ATHENS – Greece’s Migration Ministry, while saying it will investigate allegations of wrongdoing by border patrol forces, denied a New York Times report that refugees and migrants seeking asylum were being mistreated and pushed back.
The newspaper said that the top human rights officer for the European Union’s Frontex border patrol recommended the agency “should stop working with Greece because border guards there were mistreating asylum seekers,” among other claims relating to so-called illegal pushbacks which were allegedly being performed on a regular basis.
In a rebuttal, the ministry – said InfoMigrants – denied the accusations but stirred up debate about the New Democracy government’s policies that are focused on keeping out asylum seekers and extending a wall on the border with Turkey near the Evros River.
Human rights groups, activists, NGO’s and major media reports also said that Greece was pushing back refugees and migrants in the Aegean Sea as they tried to reach Greek islands from Turkey.
Human traffickers are still sending them but Turkey hasn’t been sanctioned under an essentially-suspended 2016 swap deal with the European Union which requires the country contain refugees and migrants.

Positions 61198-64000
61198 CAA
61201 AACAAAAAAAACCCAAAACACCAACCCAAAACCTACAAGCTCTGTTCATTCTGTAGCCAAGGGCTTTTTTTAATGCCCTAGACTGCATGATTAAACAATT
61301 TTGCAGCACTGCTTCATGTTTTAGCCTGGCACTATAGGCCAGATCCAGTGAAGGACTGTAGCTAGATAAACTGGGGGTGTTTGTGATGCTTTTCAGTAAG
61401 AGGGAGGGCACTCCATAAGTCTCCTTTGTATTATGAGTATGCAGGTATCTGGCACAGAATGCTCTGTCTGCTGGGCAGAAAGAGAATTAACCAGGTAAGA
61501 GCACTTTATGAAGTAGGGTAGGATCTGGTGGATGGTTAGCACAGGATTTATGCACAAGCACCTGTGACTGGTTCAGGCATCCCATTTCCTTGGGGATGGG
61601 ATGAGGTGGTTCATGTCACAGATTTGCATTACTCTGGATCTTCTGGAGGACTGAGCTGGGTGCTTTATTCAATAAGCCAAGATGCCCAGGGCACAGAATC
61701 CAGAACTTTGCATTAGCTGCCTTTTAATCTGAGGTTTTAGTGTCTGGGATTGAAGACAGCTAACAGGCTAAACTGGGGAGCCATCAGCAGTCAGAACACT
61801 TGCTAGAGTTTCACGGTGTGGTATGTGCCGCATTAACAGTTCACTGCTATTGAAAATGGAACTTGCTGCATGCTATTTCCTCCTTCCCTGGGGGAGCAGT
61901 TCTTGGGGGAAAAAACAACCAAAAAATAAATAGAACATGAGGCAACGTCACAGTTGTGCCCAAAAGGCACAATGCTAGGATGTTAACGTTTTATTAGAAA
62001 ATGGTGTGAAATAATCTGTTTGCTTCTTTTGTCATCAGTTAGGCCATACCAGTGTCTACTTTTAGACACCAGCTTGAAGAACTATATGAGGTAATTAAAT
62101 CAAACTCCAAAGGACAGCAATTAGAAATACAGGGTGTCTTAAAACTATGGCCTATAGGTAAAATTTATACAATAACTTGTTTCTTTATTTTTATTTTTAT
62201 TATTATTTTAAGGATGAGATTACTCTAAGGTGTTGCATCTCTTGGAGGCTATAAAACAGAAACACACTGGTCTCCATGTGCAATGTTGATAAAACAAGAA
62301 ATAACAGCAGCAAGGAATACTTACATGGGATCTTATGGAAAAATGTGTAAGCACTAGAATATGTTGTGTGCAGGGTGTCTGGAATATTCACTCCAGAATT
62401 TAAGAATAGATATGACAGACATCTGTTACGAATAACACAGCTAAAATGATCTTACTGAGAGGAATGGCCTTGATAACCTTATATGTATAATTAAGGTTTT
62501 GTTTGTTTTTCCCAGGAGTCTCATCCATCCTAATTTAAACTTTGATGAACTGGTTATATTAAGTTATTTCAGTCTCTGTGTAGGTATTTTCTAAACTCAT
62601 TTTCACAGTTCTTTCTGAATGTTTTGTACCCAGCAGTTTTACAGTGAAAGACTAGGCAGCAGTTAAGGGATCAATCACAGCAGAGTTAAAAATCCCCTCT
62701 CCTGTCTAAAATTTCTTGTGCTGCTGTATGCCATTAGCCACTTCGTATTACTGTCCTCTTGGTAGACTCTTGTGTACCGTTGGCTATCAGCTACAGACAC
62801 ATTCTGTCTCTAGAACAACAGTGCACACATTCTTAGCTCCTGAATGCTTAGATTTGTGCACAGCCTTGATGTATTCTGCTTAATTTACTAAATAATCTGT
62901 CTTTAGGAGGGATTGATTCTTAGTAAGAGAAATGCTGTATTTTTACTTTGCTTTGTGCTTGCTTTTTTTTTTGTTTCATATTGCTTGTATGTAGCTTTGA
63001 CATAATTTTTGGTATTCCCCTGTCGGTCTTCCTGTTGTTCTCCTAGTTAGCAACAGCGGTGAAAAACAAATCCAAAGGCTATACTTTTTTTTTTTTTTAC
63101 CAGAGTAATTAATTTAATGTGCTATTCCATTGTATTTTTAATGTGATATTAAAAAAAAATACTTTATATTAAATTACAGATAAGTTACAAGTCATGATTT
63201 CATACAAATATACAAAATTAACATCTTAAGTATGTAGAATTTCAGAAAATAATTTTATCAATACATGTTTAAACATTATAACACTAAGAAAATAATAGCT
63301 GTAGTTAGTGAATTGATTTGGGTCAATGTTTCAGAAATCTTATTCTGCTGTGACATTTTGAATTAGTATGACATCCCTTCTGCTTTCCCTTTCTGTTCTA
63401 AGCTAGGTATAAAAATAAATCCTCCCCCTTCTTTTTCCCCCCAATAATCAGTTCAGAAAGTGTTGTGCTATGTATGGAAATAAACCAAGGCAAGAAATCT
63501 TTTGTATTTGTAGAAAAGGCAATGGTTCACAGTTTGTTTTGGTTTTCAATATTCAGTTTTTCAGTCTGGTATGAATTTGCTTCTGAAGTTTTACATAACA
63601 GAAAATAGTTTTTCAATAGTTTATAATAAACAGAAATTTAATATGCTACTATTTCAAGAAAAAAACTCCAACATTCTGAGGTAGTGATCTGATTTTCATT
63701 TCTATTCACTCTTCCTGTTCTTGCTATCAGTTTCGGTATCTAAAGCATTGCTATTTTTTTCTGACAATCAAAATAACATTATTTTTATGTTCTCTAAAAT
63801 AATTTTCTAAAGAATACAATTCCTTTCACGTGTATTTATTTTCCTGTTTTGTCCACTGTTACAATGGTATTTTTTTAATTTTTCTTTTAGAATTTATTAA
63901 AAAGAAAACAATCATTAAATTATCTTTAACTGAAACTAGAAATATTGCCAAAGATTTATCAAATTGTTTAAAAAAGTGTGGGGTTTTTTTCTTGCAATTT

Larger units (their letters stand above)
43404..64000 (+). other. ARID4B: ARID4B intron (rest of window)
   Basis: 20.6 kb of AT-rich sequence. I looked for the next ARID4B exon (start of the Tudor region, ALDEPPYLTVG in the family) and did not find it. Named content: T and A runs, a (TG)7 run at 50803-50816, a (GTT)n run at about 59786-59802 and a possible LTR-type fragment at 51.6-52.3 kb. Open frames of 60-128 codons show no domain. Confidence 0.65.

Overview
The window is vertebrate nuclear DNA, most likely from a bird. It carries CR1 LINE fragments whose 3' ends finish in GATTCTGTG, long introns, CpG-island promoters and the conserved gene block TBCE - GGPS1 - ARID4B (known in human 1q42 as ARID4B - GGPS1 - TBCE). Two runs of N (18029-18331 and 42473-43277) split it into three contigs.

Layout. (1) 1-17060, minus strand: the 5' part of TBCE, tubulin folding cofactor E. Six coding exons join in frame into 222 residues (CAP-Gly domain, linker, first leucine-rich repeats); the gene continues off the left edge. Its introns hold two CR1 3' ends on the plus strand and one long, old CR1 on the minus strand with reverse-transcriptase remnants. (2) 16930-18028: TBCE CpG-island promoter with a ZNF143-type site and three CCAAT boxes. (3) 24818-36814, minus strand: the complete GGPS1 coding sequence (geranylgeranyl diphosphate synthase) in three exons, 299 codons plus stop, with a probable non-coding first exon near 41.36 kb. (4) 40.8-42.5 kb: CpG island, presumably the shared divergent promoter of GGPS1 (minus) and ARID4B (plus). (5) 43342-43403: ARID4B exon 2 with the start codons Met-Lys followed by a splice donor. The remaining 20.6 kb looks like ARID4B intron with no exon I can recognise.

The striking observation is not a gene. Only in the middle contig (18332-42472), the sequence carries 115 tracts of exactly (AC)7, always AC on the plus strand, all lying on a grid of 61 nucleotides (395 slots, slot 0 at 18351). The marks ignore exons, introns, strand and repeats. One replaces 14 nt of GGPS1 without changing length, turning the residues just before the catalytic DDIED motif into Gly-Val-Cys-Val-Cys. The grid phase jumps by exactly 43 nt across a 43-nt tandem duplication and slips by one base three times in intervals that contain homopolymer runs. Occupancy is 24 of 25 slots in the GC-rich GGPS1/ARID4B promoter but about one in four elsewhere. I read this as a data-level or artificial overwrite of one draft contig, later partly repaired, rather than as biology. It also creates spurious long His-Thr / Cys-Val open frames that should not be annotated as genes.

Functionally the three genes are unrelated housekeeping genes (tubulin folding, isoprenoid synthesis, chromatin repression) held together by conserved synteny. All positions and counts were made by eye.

They went to Turkey fleeing, war, strife and economic hardship in their homelands, most from Syria and Afghanistan, but as far abroad as sub-Saharan Africa, Pakistan and Bangladesh.
“Greece protects and will continue to protect the external borders of the European Union, in accordance with national and international law. Protecting Europe from irregular arrivals is a priority for the European Council, as concluded. While, under the EU/Turkey joint statement such flows should be prevented before departure, smuggling networks continue to put, daily, lives at risk. This model must stop,” also said the Ministry.
The statement also added: “The EU is working on concrete measures to safeguard Europe’s security, reinforce the EU’s external borders, while promoting legal pathways for eligible applicants. We work closely with the European Commission, EUAA, FRA and Frontex on all migration related issues.”
It also said that, “All allegations are being investigated by Greece and it is worth reminding about the fake allegations against Greece about a ‘dead child’ in Evros — an incident reported but then retracted by the media and NGOs. Incidents investigated to-date identified no wrongdoing by Greek authorities.”
The ministry said that Greece has appointed a Fundamental Rights Officer and has approved an Action plan, with the EU, to monitor compliance with Fundamental rights, about which it said “progress reports on implementation have been conducted and positively assessed by the Agency in the previous Frontex Management Board in Stockholm.”